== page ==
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‘Spay It Forward’ to save more animals in the Okanagan

Okanagan Humane Society launches new program

Saving more animals in the Okanagan is the goal for 2024.

The Okanagan Humane Society (OHS) has been working hard for the last 27 years to save animals and this year is no different.

With the unique new program, Spay It Forward, OHS is hoping to save more animals than ever before, by ‘Giving at the Till Campaign’ with the charity’s partner veterinary clinics and clients.

The program was launched in recognition of International Spay/Neuter Day on February 27 and Spay/Neuter Awareness Month in February.

According to Romany Runnalls the president and board of directors for OHS, spaying and neutering, along with medical services is a very big part of the work the charity does and the biggest expense to society every month.

“Thousands of community animals suffer every year in so many ways, and truly the answer in many cases is to simply spay and neuter pets to help control the population and to prevent serious medical and behavioural problems related to having unfixed animals,” said Runnalls.

The average cost per animal in OHS care is $300 and the society cared for more than 2,500 animals in 2023. This year the society has already seen its rescue program requests double the need and the pet assistance program requests have tripled.

“Our volunteers have been very busy in these first two months of the year; this inflationary economy has been very difficult for many so the need for our low-income spay, and neuter services has skyrocketed along with medical emergency support,” says Runnalls.

The veterinarian partners, including: Burtch Animal Hospital, Spall and Harvey Animal Hospital, Alpine Pet Hospital, Crescent Falls Veterinary Hospital, Central Animal Hospital, Armstrong Veterinary Clinic and Shuswap Veterinary Clinic. OHS is encouraging other partners to come on board with this new program.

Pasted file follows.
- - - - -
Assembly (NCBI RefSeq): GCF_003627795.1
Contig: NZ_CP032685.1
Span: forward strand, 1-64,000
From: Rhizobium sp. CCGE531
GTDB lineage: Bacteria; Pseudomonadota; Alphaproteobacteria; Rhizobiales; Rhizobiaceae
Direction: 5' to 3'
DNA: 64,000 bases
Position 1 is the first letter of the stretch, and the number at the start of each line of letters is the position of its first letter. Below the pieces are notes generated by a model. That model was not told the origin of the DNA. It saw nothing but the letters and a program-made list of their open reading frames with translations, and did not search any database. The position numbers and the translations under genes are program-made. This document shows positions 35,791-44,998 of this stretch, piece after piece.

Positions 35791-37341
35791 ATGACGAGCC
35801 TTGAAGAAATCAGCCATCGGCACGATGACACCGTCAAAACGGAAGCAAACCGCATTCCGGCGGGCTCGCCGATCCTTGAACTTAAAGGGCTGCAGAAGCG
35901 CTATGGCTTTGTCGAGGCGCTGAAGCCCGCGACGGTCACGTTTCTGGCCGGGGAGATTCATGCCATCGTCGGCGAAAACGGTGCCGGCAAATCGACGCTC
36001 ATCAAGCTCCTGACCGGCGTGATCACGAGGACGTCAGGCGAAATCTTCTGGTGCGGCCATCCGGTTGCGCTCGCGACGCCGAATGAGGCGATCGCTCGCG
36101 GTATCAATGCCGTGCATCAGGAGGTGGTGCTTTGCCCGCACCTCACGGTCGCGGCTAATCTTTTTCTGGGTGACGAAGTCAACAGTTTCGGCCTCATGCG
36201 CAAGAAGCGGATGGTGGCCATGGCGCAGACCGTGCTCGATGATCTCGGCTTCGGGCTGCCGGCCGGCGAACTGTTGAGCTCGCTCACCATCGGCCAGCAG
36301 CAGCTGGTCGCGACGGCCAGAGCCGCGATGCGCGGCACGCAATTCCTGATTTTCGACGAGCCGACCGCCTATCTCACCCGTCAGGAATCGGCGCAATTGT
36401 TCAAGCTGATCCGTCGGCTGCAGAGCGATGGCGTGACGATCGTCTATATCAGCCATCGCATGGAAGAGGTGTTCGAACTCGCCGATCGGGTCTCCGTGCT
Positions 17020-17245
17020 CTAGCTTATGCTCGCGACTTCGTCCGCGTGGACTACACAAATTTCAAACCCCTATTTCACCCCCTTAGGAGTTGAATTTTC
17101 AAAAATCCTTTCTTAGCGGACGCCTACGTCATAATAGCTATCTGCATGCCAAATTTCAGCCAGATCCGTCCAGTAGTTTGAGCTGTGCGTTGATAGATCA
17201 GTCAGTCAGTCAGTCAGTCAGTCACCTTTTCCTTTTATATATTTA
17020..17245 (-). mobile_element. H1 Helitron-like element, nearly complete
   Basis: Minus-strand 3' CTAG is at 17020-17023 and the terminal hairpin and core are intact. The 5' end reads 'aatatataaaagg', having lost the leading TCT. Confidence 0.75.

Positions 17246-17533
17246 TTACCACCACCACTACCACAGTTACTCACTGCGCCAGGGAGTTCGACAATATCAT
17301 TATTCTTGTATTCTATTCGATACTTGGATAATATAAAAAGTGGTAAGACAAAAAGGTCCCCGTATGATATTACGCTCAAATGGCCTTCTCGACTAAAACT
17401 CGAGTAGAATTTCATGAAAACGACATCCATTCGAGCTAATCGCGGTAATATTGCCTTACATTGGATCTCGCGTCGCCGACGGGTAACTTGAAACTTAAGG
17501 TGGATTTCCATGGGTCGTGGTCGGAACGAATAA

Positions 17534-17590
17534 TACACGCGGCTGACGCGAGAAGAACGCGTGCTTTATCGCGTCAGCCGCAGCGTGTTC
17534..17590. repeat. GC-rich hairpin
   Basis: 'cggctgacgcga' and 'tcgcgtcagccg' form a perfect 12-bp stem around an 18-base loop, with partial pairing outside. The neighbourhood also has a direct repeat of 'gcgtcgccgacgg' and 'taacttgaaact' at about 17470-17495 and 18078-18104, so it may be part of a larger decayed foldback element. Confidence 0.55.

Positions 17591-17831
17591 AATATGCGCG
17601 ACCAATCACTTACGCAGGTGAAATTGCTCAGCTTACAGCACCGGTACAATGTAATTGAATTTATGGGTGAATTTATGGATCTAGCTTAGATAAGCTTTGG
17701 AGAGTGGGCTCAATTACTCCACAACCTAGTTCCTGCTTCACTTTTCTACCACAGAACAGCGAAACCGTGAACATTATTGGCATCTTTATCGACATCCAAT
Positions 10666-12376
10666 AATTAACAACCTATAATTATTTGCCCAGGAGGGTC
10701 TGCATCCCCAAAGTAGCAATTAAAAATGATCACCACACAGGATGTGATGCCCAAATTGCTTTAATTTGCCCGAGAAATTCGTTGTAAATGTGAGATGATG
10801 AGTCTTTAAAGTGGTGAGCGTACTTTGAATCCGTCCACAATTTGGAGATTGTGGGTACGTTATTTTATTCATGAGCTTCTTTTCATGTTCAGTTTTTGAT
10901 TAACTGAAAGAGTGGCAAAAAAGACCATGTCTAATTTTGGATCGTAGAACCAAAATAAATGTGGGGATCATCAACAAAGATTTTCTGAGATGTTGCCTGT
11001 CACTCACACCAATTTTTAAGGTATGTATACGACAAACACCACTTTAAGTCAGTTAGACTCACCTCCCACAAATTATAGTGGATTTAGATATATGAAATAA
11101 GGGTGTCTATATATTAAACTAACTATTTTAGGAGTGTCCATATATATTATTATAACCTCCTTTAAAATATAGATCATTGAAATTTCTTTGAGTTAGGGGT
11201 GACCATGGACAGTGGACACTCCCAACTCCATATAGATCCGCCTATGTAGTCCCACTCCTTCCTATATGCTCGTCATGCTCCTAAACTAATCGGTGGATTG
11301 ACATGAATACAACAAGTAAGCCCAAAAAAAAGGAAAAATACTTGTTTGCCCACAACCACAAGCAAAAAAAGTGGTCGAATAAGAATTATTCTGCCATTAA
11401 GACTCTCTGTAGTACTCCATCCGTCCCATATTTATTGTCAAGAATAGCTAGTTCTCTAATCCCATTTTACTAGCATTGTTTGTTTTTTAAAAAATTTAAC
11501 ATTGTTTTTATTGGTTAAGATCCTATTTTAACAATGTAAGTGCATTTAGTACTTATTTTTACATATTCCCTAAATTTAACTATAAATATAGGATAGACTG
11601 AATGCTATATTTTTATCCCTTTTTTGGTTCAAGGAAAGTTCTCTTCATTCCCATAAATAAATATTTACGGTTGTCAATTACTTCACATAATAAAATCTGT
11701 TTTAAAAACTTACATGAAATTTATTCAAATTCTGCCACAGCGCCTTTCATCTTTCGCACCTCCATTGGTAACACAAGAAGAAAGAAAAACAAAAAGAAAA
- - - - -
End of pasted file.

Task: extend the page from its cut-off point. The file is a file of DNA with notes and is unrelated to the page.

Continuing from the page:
When visiting one of the partner veterinary clinics a donation can be made at the till to directly and immediately support OHS’ spay/neuter and medical assistance programs for local animals that will be seen at that hospital. Some clinics will be also matching donations for a period of time.

In 2023, the charity saw a 10 per cent increase in calls for help through the rescue program, a 12 per cent increase in requests through its pet assistance program and a 9 per cent increase in its adoption program.

To support the Spay it Forward campaign, simply head down to one of their partner veterinarian clinics that are participating or go online today to donate at

Since its inception in 1996, OHS has spayed/neutered and treated more than 30,000 animals.

OHS supports communities from the Shuswap to Osoyoos.

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Jen Zielinski

About the Author: Jen Zielinski

Graduated from the broadcast journalism program at BCIT. Also holds a bachelor of arts degree in political science and sociology from Thompson Rivers University.
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